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  • Show a demo of competitious here…
  • Transcript

    • 1. Competitious on Rails Kris Rasmussen, Andrew Holt
    • 2. Competitious on Rails
      • Who we are
      • What is Competitious
      • Why Ruby on Rails?
      • Pros/Cons
      • Competitious code
    • 3. Andrew’s Background
      • B.S. in Computer Science from Stanford
      • Engineer and project manager at Yahoo!
      • Co-founded Revunity
      • Interim creations
      • Co-founded RivalSoft (Competitious)
    • 4. Kris’ Background
      • Web and mobile 3D graphics engines
      • CS and Math from UCLA
      • Internet design and engineering consultant
      • Software Engineer at Microsoft
        • Sharepoint -> worked on blogs, scripting security, wikis, UI, and extensibility of the platform
      • Started PersonalTrainerPages.com, built on top of a scalable, drag and drop AJAX based vertical content management platform
      • Started Competitious
    • 5. Competitious
      • Online service that enables companies to better discover, organize, and analyze data on competition
      • Initial beta release in October, 2006
      • Plan to change the way companies consume and act on competitive information
    • 6.  
    • 7.  
    • 8.  
    • 9.  
    • 10.  
    • 11. Considering Web Technologies
      • Development speed
      • Libraries + Frameworks
      • Scalability
      • Maintainability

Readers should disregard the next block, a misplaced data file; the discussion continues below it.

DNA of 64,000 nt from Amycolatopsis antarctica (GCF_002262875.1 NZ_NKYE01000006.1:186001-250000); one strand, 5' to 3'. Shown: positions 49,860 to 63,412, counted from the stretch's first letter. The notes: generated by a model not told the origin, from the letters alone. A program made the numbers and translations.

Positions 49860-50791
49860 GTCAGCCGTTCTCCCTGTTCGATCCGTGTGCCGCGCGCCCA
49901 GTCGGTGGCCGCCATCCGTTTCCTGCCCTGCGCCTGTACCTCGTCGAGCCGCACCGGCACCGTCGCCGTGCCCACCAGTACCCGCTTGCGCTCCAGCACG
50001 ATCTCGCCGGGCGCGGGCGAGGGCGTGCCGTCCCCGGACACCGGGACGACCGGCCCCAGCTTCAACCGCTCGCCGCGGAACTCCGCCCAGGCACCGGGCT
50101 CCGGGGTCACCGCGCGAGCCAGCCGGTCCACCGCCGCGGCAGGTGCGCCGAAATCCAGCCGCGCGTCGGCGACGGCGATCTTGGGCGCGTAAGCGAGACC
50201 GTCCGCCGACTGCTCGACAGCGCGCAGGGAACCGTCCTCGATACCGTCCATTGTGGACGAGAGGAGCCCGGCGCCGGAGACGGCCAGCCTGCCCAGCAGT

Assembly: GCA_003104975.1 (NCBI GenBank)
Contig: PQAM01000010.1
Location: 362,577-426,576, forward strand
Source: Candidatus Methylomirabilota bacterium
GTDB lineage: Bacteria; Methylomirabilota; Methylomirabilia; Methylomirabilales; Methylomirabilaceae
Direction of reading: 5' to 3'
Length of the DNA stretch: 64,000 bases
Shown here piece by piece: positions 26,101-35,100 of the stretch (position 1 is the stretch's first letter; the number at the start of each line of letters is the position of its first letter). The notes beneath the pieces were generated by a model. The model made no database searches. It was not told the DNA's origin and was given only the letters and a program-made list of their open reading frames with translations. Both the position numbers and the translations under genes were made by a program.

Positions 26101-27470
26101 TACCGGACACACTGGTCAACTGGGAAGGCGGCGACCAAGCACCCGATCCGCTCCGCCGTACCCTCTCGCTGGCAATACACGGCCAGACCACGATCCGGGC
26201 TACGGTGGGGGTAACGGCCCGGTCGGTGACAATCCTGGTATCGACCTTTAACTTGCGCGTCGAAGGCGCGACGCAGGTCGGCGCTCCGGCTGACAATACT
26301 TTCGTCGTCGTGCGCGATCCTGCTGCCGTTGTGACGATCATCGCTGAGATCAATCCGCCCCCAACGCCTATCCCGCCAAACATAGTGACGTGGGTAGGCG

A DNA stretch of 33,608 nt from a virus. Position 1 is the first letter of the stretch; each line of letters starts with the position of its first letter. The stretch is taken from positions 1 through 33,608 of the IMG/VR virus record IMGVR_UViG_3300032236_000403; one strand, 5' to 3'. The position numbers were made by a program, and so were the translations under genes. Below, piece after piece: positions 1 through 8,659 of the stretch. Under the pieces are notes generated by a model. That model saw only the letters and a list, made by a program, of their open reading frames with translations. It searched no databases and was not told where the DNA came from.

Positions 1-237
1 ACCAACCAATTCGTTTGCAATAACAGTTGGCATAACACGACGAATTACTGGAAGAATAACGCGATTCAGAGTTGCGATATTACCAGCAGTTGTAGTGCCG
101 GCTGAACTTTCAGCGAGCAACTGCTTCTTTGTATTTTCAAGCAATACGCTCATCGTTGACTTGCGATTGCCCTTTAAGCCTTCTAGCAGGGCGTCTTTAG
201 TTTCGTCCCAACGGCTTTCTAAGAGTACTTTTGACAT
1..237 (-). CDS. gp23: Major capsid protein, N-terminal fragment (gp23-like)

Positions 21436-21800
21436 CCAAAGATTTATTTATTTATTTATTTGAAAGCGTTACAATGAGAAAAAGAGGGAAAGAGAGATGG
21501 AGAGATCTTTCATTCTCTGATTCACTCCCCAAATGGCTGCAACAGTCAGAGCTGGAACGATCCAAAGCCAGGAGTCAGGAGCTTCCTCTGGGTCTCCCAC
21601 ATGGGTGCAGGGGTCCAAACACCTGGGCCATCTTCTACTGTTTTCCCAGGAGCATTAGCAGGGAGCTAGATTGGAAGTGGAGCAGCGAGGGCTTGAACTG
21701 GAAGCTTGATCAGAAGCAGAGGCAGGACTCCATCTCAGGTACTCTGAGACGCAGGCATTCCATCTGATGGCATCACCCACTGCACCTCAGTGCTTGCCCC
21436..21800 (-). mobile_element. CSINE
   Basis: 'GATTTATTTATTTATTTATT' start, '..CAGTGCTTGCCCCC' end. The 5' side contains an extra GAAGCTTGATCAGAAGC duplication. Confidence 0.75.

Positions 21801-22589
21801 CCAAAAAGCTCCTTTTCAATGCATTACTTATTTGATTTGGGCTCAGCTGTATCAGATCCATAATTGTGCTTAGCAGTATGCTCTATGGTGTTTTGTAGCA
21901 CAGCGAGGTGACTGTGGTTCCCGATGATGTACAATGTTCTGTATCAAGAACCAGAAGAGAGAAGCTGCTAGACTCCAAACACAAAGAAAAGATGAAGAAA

• MVC
        • Components, Templating
        • Code readability
        • Code size
    • 12. Why we chose Ruby on Rails
      • Less configuration and plumbing code required
      • No template languages
      • Easier to test, and iteratively develop
      • Less emphasis on broad packaged components
      • Elegant and familiar syntax
      • Non-bloated JS libraries and slick AJAX
    • 13. It worked!
      • We built the first version of Competitious in 3 weeks!
      • Partials and Helpers enabled common functionality to be shared much more easily than component based frameworks
      • We have been able to constantly evolve the service and the database and respond quickly to customer feedback
    • 14. But there are problems...
      • Refactoring code is difficult
      • Single threaded/memory heavy processes
      • Needs some work to get “production mode” really ready for production
      • Does not support some complex queries
      • Fetches all the data, all the time
      • Easy to over-query the database
    • 15. Production Checklist
      • Automatic deployment – SVN + Capistrano + Mongrel
      • Filter sensitive data out of logs
        • filter_parameter_logging :password
      • Store sessions in memory or in the database
        • Clear them when they expire
      • Keep database round trips to a minimum, cache when necessary
      • Ensure your Web Server is serving static files!
      • Security reviews: cross site scripting, sql injection, and permissions on objects when referencing by id
        • Don’t rely on with_scope!
    • 16. Glimpse into Competitious
      • Not fully RESTful yet
      • Lots of Many to many relationships, don’t limit yourself unless performance really is an issue
      • Acts as everything
        • Acts_as_noteable
        • Acts_as_loggable (more on this later)
        • Acts_as_securable
        • Acts_as_taggable
        • Acts_as_mediable
      • 19 controllers, 18 models
    • 17. Biggest Performance Issue
      • Waiting on other services…
        • When other services go down or respond slowly your service shouldn’t